The power of fashion lies in its ability to transform identity and culture.
GraySpace Gallery presents Blurred Boundaries: Fashion as an Art fashion exhibit. As designer and creator of this exhibition, it uniquely spotlights the process and output of selected work of fashion designers Tingyue Jiang, Alena Kalana, Susan Tancer and Hera Zhou who blur the distinction between art and fashion.
Global fashion is a multi trillion dollar industry, where conflicting ideas of aesthetics, ethics, appropriateness, and desirability are debated within each society. This dynamic is played out through fashion events; high profile, celebrity, political and religious influences; utilitarian needs; and propelled by the global spread of capitalism.
The worlds of art and fashion design are overlapping, signifying blurred boundaries. There’s a paradigm shift in the way we understand the cultural contribution of fashion. Fashion exhibitions at art museums and galleries are a global phenomenon, with record breaking attendance. The exhibitions of Alexander McQueen: Savage Beauty; Manus x Machina: Fashion in an Age of Technology; and China: Through the Looking Glass are in the top 10 of all exhibitions visited at the Metropolitan Museum of Art [Met], New York, with over 2.2 million visitors1. The Met is just one example, across the globe, where a sophisticated audience seek this captivating experience.
Blurred Boundaries: Fashion as an Art showcases fashion as an art. Thus this show makes a strong claim that fashion is an artistic expression and is as valid as sculpture and painting. Fashion is an artifact of our culture and can be seen through the lens of social anthropology. It can identify a cultural trend and articulate it in a certain way, or it can be cross-culturally inspired, while addressing societal rhythms. It can define the spirit or mood of an era.
Designers, Jiang, Kalana, Tancer, and Zhou manifest artistry, imagination, and an out-of-the-box mindset in their body of work. They give us bold designs that are relevant, innovative, with the rigor of nonconformity. These designers call themselves artists and do not see their designs as part of the mass produced off-the-rack garment industry. Jiang, Kalana, Tancer, and Zhou are disruptors working against the industry trend of ‘more is more’. They give fashion a cultural face, purpose, and environmental consciousness. With their dedication to an artistic practice – as sculptor in cloth – they are not restricted with commercial limitations. The art of the hand is distinctly human and cannot be replaced or matched by a machine. As we view their collections, we can experience “the hand” through the depth, complexity, and emotion in the construction, materials, shape, and ornamentation.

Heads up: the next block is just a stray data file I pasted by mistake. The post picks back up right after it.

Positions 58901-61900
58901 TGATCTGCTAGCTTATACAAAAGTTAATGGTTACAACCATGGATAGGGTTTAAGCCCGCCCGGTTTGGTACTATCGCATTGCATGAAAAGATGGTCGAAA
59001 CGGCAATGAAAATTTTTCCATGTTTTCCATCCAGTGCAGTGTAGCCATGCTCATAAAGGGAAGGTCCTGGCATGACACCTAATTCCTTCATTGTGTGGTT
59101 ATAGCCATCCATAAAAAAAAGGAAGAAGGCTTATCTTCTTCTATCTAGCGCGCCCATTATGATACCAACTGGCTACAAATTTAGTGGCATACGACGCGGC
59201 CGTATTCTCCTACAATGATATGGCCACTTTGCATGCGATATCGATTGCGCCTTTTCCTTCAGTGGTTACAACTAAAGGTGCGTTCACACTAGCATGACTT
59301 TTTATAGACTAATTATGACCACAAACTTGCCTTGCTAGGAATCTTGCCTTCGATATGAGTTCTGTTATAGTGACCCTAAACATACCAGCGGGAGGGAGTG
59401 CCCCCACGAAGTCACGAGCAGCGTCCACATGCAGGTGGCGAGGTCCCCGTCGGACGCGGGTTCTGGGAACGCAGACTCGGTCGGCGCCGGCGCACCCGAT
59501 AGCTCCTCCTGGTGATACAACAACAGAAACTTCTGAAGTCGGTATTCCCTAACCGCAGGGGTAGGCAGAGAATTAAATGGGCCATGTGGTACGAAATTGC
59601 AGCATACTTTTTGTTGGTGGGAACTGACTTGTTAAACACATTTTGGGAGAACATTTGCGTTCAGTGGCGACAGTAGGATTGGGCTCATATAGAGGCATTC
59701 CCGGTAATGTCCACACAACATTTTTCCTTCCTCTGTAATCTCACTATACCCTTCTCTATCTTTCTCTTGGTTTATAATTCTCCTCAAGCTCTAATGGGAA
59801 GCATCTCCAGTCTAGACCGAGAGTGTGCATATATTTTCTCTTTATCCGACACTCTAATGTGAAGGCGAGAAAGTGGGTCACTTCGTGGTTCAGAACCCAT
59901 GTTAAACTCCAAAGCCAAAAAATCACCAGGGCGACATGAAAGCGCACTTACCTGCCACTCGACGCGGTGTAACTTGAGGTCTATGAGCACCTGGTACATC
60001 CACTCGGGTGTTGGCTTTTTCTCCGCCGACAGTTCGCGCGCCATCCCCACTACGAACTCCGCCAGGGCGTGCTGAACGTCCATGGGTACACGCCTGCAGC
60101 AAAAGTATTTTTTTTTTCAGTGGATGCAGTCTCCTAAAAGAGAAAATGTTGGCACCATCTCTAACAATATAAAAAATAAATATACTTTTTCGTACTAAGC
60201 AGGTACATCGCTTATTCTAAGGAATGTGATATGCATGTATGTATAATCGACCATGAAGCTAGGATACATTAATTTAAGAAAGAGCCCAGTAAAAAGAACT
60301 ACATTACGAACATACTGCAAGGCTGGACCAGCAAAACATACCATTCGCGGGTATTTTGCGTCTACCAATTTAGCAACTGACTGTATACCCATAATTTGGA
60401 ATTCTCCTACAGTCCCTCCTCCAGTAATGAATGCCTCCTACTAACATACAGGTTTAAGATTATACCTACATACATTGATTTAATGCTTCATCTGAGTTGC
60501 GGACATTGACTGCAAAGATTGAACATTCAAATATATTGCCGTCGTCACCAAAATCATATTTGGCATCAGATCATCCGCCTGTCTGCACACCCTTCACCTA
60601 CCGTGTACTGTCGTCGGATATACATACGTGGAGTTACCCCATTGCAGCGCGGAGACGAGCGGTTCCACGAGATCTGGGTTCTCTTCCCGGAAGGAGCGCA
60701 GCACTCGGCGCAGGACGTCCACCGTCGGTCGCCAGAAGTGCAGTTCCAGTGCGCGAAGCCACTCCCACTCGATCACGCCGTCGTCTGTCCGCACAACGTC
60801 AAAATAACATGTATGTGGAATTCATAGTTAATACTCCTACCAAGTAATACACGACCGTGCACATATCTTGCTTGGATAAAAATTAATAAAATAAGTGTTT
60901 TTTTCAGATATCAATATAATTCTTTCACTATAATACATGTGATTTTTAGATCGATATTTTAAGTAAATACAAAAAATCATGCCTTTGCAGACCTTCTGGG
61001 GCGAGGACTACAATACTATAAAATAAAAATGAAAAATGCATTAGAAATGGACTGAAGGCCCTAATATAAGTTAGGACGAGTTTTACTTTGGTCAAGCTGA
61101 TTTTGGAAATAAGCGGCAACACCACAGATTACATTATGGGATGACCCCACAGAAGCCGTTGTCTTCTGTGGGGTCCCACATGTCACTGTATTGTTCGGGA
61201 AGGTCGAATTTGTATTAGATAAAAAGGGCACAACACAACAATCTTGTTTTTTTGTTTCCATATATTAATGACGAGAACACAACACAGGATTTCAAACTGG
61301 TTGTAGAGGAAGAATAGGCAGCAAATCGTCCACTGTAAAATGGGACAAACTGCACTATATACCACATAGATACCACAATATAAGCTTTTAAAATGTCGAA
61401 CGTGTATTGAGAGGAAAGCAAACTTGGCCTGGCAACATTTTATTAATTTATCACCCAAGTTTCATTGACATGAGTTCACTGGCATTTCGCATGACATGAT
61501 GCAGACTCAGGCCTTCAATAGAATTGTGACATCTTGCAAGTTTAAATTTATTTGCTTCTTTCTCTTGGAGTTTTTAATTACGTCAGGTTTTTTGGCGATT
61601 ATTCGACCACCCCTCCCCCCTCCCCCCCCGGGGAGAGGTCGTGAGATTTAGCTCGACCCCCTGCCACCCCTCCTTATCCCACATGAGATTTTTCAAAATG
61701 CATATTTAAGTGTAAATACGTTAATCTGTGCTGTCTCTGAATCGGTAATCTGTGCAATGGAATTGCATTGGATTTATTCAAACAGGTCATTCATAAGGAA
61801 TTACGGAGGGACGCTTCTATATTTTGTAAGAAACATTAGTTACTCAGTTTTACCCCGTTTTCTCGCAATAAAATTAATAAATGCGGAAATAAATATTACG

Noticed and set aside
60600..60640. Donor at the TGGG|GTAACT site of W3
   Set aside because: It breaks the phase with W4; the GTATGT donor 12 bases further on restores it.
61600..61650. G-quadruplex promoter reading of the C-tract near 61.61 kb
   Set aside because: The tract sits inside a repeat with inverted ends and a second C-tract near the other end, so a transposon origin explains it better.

Traditionally there’s been a separation of fine and applied art. Art fundamentally creates culture. In an age of identity politics and multiculturalism, fashion’s power lies in its ability to transform identity and culture.
Fashion, like any other art, serves as a platform to express, evoke emotion, and make a statement. Artists are motivated to create an object or image that is timeless – work that transcends time. Fashion designers have this same desire, but are up against creating seasonal work, to fuel the speed and disposability of today’s fashion environment. Fashion has never been more accessible to the masses than today, which, arguably, can hinder the artistic value of fashion. To counter this, a new generation of fashion designers emphasize new principles of design, such as line, shape, form, space, texture, and color to transcend ‘fashion as an art’.
EDGE champions the idea of making the art of fashion more accessible by exposing designers through the public venue of an art gallery or museum. It broadens the horizons of the viewer, forces them to look at fashion from a different point of view. To experience contemporary fashion, like contemporary art, is to engage and interact. It is a catalyst for dialogue and exchange of ideas and values.
My hope is that the viewer will enjoy looking at fashion through a cultural lens, embrace the unexpected and that the exhibit inspires new inquiry of ‘fashion as an art’.
Click designer name for more on each designer – read their story:
- Rhonda P. Hill to Curate Exhibition in Santa Barbara.
- Great Fashion, Just Like Art, Deserves To Be Seen
- society805.com – Putting Fashion In Its Place, An Interview With Rhonda P. Hill
Blurred Boundaries: Fashion as an Art
Opening Reception | 21 September 2018 |5:00-8:00 p.m
On View 21 September – 11 November, 2018
219 Gray Avenue, Funk Zone
Santa Barbara, California | 805-886-0552 | http://www.grayspace.gallery/
1Art News – A Look at the Met’s Top Ten Most Visited Exhibitions of All Times, BY Alex Greenberger POSTED 09/12/15; https://www.metmuseum.org/press/news/2016/manus-x-machina-final-attendance